Paul insisted that it was love. At least on his part. Caroline insisted that this still did not mean that he had to marry her. Not because of love. Love seemed such a trivial thing in comparison with something as overwhelming as marriage. Paul did not respond to this. He was filled with desire for her. He told her so.
"Then it is true," she said. "I really haven't disappeared."
Once Paul took her to see his small rented house which was really no more than an overvalued shed, cheap to rent, but also cold and clammy. It was late in the afternoon. It was dark.
"How can you paint here?" she asked. "There's hardly any light."
He said he managed. He also said that he would like her to be there all the time, so that he could study her in every light of day or night. He called her Helen of Waterville. She laughed to keep herself from wincing.
"Now at least I know what you really want," she teased him uneasily. "You want to paint Helen of Waterville, not marry me."
She did not cherish the concept Helen of Waterville. But she did like Paul. She liked him better than she had ever liked anyone else before. She thought about herself and the risks she would take by giving in to her desire to please Paul. She thought mostly about Paul, and what all this would mean for him.
One week she told her delighted parents that she would go on a weekend trip with Paul. She packed a bag on Friday after school, then went for a long walk, waiting for night, hiding. Paul was surprised when she came to his house late in the night.
She told him how the two of them were officially out of town so that he could begin to paint her. She stayed and slept in his bed. He slept on the rug. He made many sketches of her on Saturday. That night again he slept on the rug. But he woke up in the night and went to her in the darkness. He caressed her body until she woke up. She asked him to make love to her. He said he was doing so already. She laughed and cried in his arms.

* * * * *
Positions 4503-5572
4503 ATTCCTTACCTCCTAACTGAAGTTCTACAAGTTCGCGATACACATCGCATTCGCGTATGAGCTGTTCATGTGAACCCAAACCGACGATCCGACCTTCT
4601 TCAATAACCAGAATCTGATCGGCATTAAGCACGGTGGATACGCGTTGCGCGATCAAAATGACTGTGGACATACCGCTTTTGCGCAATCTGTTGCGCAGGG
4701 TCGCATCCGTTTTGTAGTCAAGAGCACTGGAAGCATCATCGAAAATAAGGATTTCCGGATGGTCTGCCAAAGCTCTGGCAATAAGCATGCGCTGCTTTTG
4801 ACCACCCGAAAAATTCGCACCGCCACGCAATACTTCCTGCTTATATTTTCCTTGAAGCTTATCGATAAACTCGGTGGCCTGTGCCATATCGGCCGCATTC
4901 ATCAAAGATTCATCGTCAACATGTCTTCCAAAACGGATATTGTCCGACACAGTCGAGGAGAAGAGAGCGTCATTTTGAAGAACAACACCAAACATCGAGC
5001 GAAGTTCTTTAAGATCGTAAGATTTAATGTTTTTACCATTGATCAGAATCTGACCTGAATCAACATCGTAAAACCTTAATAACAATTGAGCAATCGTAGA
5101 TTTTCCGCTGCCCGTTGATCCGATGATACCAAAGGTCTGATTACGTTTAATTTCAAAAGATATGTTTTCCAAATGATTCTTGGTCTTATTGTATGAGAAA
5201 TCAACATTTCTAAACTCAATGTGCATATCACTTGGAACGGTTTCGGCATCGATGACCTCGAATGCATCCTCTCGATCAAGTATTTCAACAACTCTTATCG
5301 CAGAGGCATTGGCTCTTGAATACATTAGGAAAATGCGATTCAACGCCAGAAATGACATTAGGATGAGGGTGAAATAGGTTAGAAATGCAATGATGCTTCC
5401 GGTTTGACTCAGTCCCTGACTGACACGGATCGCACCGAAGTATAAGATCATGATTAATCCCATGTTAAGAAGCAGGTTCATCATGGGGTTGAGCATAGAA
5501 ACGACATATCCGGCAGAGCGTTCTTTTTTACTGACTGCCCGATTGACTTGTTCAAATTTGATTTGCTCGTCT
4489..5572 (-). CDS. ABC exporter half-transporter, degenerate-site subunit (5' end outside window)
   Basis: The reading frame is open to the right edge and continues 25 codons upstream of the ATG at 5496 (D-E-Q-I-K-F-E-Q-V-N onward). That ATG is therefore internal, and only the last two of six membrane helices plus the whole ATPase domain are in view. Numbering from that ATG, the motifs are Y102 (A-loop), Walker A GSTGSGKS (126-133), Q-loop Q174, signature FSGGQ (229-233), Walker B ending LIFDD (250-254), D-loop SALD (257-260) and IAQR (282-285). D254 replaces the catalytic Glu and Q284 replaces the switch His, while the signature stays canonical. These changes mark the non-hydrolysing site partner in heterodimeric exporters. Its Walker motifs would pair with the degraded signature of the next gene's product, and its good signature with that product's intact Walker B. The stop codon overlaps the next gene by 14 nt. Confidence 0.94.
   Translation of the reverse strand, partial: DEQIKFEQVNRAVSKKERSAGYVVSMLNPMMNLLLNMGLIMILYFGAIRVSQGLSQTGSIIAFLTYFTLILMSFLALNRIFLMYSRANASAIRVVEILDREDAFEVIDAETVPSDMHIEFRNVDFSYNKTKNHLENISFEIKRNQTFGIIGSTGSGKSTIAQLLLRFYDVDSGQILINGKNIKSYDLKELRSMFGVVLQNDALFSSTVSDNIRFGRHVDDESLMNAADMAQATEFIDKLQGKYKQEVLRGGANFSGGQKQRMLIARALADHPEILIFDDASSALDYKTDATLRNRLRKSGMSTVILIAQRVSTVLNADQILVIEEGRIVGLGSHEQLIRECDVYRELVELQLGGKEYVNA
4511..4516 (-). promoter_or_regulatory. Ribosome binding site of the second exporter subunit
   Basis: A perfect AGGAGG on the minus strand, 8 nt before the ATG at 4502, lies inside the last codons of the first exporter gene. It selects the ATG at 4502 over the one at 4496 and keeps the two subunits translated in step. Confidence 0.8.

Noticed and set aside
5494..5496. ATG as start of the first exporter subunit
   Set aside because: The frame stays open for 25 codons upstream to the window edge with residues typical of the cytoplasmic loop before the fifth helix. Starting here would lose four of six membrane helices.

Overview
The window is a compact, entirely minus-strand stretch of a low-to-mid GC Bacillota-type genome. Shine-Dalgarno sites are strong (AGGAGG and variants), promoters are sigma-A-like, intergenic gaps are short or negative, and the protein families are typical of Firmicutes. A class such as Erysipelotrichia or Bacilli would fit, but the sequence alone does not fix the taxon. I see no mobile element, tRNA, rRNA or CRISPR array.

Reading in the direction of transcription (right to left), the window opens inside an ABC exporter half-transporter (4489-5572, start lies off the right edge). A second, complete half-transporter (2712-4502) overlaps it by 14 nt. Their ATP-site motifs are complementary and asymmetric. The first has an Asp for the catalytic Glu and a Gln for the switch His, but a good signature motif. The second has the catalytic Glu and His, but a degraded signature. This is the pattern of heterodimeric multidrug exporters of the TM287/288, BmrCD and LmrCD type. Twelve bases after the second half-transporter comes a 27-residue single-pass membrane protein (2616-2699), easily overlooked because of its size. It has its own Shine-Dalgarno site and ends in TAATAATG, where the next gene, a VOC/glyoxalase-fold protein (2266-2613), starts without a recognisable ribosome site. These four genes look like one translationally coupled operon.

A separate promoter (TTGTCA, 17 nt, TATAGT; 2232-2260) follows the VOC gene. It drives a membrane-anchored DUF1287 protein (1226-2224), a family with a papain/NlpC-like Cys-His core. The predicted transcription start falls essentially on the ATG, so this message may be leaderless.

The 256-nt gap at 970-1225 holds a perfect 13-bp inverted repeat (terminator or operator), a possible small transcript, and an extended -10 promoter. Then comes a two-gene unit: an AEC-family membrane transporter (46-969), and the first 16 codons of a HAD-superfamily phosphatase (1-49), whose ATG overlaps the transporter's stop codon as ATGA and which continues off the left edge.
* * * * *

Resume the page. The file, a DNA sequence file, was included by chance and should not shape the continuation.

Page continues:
Lying cuddled to his skin afterwards, she felt that she could never disappear again. She felt his sweat on her own skin.
Paul was disturbed about the fact that she had been a virgin. "I've never before made love to a virgin," he said with embarrassment. "Somehow I didn't expect you to be a virgin."
There it was again. Helen of Waterville. Young artist's sophisticated fantasy woman.
"It won't happen again," she said lightly.
He laughed and fell asleep.
When he woke up he started to tell her that she had to understand that his comments on her virginity were not a criticism or disappointment, but words spoken out of true surprise instead. A few moments into his soliloquy he noticed that Caroline was gone.
After some time he went to her parents' house. She was not there. Her parents were unfriendly, upset, inclined to blame him for something, but not yet sure for what.
It took Paul two months to complete the painting he began the day after Caroline had left. He promised himself to go and look for her when the painting was done. He meant to keep the promise, but no one seemed to have any clue as to where she might have gone. Her parents were unhappy for a long time.
Paul called his painting "The Disappearance of C." It depicted the vague shape of a woman encircled by trees. In the branches there were pieces of paper with musical notes. There were also tools in the trees, and small household gadgets. Only the woman's face was distinct. She was looking at a wooden door that seemed to have fallen across a tree stump. The woman's eyes were vacant.
The painting won Paul a handsome prize at a competition. At first he was reluctant to sell it, but later on that came to pass too. He had to live, after all, and he could always make new paintings of Caroline, as in time he did.
Life in Waterville went on as before. The town could not afford to miss Caroline. It could only afford to forget her, as it had a while before forgotten Joel. Waterville had its new inhabitant, after all, the artist who in time reached a comfortable fame and brought a hint of glamour back with him to Waterville where he took up permanent residence, where he thought he was waiting for Caroline to come back to him, and where he fantasized about painting his best things after they would be together again.
But she did not come back and he did not know where to find her. He didn't even know where to begin looking. In time he could have asked her parents of course. But he was shy of them. Or perhaps he simply couldn't risk asking where there was a possibility of getting a satisfactory reply.